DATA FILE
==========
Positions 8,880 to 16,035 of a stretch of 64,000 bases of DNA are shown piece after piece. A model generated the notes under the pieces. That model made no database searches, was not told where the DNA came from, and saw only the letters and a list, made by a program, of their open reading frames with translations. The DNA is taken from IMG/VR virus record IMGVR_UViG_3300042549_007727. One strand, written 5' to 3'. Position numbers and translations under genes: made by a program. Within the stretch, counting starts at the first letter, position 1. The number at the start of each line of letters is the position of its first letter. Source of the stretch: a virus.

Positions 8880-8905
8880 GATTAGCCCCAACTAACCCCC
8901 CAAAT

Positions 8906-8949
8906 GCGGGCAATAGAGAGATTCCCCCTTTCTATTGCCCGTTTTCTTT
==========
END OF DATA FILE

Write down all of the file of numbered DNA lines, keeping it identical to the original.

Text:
Positions 8,880 to 16,035 of a stretch of 64,000 bases of DNA are shown piece after piece. A model generated the notes under the pieces. That model made no database searches, was not told where the DNA came from, and saw only the letters and a list, made by a program, of their open reading frames with translations. The DNA is taken from IMG/VR virus record IMGVR_UViG_3300042549_007727. One strand, written 5' to 3'. Position numbers and translations under genes: made by a program. Within the stretch, counting starts at the first letter, position 1. The number at the start of each line of letters is the position of its first letter. Source of the stretch: a virus.

Positions 8880-8905
8880 GATTAGCCCCAACTAACCCCC
8901 CAAAT

Positions 8906-8949
8906 GCGGGCAATAGAGAGATTCCCCCTTTCTATTGCCCGTTTTCTTT